Nicholas Stern said he should have been ‘more blunt’ about the effects of global warming and its impact on the economy
Author of the landmark 2006 UK government report on the effects of climate change on the economy, the economist and academic said he feared the impact of a rise in temperture could be worse than he initially predicted.
The original report predicted global temperature increases of more than 2° by 2035 and is attributed by many for driving today’s climate change policies.
Speaking in an interview at the World Economic Forum in Davos, Switzerland, Stern said the world was ‘on track for something like 4° [of global warming].’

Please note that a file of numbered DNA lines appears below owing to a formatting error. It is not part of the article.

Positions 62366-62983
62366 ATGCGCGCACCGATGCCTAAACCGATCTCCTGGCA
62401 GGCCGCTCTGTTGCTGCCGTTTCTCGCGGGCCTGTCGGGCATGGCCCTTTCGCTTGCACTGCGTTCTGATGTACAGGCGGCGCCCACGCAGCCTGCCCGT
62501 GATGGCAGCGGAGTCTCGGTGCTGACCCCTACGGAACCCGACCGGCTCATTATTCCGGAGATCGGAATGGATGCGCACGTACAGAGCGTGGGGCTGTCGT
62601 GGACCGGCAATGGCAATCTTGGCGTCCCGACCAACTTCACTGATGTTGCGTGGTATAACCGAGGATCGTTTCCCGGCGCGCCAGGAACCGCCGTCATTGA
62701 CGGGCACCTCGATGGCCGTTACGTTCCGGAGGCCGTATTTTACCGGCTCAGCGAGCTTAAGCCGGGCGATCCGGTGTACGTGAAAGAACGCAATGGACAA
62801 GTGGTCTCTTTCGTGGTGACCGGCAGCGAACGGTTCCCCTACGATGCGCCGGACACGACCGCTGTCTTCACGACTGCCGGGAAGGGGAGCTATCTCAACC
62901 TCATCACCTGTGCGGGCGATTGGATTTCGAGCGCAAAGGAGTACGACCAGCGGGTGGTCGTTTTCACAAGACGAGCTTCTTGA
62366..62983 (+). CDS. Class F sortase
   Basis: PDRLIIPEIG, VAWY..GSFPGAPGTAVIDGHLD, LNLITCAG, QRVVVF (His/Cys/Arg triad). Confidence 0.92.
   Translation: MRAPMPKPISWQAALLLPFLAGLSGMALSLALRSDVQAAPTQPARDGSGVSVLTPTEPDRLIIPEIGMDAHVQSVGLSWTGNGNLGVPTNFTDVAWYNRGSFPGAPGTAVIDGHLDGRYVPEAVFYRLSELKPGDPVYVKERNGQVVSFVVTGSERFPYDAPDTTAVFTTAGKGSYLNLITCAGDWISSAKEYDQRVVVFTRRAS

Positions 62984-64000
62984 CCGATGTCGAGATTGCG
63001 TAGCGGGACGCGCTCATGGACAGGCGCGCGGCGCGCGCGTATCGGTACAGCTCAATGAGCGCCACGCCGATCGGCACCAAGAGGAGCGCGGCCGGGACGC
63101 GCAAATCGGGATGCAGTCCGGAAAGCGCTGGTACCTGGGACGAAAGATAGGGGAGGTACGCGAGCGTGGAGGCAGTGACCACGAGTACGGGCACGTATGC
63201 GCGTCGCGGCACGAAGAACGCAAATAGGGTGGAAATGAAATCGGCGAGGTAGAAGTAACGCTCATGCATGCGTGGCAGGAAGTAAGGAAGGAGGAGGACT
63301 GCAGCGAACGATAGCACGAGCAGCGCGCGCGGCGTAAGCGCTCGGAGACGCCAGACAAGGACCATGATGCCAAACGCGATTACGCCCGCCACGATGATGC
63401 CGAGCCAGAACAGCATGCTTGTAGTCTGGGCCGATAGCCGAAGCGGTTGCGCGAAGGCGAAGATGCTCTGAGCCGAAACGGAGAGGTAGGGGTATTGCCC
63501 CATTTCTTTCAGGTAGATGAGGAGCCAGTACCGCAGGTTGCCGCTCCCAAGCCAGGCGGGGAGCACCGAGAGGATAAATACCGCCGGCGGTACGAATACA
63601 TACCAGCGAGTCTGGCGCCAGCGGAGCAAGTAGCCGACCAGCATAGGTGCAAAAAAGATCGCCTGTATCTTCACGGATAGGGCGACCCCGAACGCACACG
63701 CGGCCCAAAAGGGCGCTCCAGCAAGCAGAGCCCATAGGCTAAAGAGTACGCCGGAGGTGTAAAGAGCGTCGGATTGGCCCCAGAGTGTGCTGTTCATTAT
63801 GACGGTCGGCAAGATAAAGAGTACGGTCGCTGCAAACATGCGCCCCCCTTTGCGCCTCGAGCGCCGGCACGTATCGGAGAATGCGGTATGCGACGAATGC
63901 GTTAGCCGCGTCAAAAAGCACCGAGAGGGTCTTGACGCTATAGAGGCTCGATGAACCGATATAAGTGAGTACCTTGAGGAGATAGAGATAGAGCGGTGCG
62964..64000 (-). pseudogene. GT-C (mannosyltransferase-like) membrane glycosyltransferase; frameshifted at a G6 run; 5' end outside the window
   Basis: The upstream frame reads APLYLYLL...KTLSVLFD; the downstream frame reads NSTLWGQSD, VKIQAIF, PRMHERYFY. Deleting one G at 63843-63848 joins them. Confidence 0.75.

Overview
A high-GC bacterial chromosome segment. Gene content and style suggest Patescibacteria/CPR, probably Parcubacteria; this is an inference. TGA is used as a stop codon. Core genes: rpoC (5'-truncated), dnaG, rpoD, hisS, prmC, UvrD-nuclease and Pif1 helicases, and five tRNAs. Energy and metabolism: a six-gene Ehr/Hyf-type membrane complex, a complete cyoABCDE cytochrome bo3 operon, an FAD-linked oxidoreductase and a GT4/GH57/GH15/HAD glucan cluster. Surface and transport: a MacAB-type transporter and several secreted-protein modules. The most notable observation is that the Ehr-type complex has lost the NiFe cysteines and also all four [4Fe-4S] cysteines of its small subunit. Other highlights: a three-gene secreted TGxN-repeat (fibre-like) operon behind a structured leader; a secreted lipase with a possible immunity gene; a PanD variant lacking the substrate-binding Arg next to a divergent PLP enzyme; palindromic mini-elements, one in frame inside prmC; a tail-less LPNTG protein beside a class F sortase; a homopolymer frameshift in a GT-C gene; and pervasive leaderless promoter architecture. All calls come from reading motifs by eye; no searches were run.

His 2006 report stated that attempts to stabilise global emissions would cost 1 per cent of gross domestic product (GDP). The research also warned thatextreme weather could reduce GDP by up to 1 per cent.
In an interview with The Guardian he said: ‘Looking back, I underestimated the risks. The planet and the atmosphere seem to be absorbing less carbon than we expected, and emissions are rising pretty strongly. Some of the effects are coming through more quickly than we thought then.’
Stern called for more to be done to force societies to look to more environmentally sustainable economies.
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